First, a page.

Never catch me


“Look at my life/And tell me I fight.”

–Kendrick Lamar, “Never Catch Me”

I have been thinking about how, just like “Until the Quiet Comes,” Flying Lotus’ “Never Catch Me,” places a visual hope front and center of the simplest kind of imagined Black American life—that is, a Black American child’s life properly placed, in its proper context. A Black boy and Black girl cascade out of their coffins, spiral onto asphalt–hands legs akimbo–, and dance through a group of double dutchers. Here, there is normative joy, a site where Black childhood is not an American oxymoron. “This may be the new battle rap standard!” I will say later, excitedly, in front of my children.

“Battle?” they ask. “You mean, fight?”

“You know, with words, to try and show someone you are better by your words.” I start to explain LL Cool J, but that does not quite cut it. So, I lean in with the most honest answer I know: “Well, really, to try and make yourself exist, when the rest of the world does not see you.”

“Oh, like when Harry Potter uses his cape?” they ask.

“No, not like that, baby,” I say. “Because the rest of the world does not believe you matter deeply.” I stop. I can’t go on really, because the next “whys” will be met with something about Black skin and hatred that will produce a horror I am neither ready to induce nor face, if I am honest. My oldest child is nearly 9, and he can wait a bit longer.

The theme of young Black life resurrected, restored to its rightful place, is a powerful imaginary in a time when Black children’s bodies are laid to rest on hot asphalt, treated unflinchingly, as if batting away a pest on an unbearable summer night. These images of Black children’s resurrection bear down as sanctuary given the current conversations that have exploded regarding switches, Black parenting, and the right to punish Black children’s bodies. The right conversations—about the eradication of innocence from Black children’s bodies historically, the politics of respectability in parenting as a diehard belief in combatting and surviving white supremacy, and the downright ugliness of parenting period (not to mention under the most desperate of conditions)—are not centering the conversation about Adrian Peterson’s abuse of his 4 year old.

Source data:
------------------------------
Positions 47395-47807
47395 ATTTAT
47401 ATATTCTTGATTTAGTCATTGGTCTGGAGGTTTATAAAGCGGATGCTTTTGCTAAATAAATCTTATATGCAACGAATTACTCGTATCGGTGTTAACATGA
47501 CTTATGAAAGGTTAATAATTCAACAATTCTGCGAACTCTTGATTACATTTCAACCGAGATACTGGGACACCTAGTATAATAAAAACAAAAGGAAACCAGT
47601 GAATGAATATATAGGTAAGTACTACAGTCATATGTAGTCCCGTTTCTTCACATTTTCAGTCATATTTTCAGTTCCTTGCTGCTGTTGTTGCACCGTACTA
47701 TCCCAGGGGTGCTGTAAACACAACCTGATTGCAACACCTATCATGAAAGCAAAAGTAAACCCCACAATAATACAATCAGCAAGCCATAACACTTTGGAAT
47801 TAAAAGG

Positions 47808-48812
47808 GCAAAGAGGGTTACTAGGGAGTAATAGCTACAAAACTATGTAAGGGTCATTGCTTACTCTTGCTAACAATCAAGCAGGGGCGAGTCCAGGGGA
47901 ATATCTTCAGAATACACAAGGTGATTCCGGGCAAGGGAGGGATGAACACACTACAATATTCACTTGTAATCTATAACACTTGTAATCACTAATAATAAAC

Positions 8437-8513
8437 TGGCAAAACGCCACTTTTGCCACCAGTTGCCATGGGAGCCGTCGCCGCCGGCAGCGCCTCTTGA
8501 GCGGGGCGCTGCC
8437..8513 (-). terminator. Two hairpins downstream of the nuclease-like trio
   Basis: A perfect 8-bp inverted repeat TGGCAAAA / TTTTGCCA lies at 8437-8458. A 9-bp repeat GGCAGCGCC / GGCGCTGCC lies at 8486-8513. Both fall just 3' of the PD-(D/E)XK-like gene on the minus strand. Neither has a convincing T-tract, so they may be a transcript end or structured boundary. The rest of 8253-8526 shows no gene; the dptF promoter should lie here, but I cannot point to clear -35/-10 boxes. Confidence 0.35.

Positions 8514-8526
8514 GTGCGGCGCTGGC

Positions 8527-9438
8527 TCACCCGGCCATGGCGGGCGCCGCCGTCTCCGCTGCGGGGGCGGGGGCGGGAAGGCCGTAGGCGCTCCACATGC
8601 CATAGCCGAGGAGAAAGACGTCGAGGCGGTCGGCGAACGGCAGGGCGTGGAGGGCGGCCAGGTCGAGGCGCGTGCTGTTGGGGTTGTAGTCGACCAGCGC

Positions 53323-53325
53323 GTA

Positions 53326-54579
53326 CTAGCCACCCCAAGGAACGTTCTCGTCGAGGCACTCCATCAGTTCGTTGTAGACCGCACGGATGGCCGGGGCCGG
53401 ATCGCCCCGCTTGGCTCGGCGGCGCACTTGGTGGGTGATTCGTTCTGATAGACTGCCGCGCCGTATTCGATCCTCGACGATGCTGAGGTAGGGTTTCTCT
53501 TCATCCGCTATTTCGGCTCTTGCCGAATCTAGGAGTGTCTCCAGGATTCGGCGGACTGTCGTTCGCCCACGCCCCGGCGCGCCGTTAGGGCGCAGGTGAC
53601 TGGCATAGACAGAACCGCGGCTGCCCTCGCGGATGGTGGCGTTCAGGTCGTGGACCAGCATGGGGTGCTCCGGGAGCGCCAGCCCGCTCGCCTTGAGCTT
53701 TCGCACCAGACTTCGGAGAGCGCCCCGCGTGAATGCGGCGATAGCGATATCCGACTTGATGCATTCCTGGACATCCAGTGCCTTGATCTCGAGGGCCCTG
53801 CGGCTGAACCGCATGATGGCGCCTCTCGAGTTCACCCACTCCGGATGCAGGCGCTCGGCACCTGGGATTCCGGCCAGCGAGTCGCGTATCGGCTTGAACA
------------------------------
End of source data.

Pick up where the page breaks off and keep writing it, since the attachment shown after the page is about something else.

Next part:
I am also sorting through Thavolia Glymph’s majestic, Out of the House of Bondage, and am thinking about Black children’s bodies. Glymph is writing, in her early chapters, primarily about the violence Black women in plantation homes faced at the hands of white Southern ladies. She writes that Black children bore witness to the abuse of Black women—aunties, mothers—in those homes and received the same. One line has stayed with me for the last few weeks, where she writes that children in slavery were induced to violence against one another. Madison Jefferson explains that his mistress had children, at bath time, wash each other’s faces so hard that “they bled under the affliction.” I am interested in how Black mothers parented under such conditions and particularly, what Black childhood looked like. We have often flung forth the messy historical explanation that Black parents in slavery brutalized their children as providing a dose of “act right” in order to save them from another kind of death.

Yet, seldom have we had conversations about those beatings being inflicted with the deepest and most desperate kind of fear or with the hateful desire to invisibilize Black children and alongside, the natural robustness of their childhoods. We do not speak of how beating Black children created a tradition of shrinking them, just as it does today. This is what Brittney Cooper means when she makes the connection between white supremacy and the importance of “good behavior” in Black parenting. In a kind of culture that created a parenting necessarily focused on shrinking the childish behavior and intellectual abilities of Black children, it is maddening to think of Black children’s bodies bearing rudimentary nicks, tears, sores, and dismemberments attributable to a different kind of fear and hatefulness. As a mother, I think of my own rage in parenting and wonder where the children Glymph writes of, ever felt safe and loved.

I also think of current Black respectability politics that shun the worth and wisdom contained in Black children’s bodies that do not behave, look and conform in a way that denotes an etiquette and the non-violence of our Civil Rights. I am listening in to this conversation bleeding forth from Ferguson right now. Like the dress shirts and collars of old civil rights leaders, I have recently thought about the ways that NOI’s suits, crisp shirts, and straight-lined bow ties also pitched the appearance of a certain decorum and recognition. Regardless of the difference, I think, the NOI hoped that both its bodies and its words would be received more seriously with a sharp presentation of Black respectability. The irony is in the absence of love for either and the great cost of humanity—of a funky, Black self-definition—that comes with the erasure of Black fungibility.


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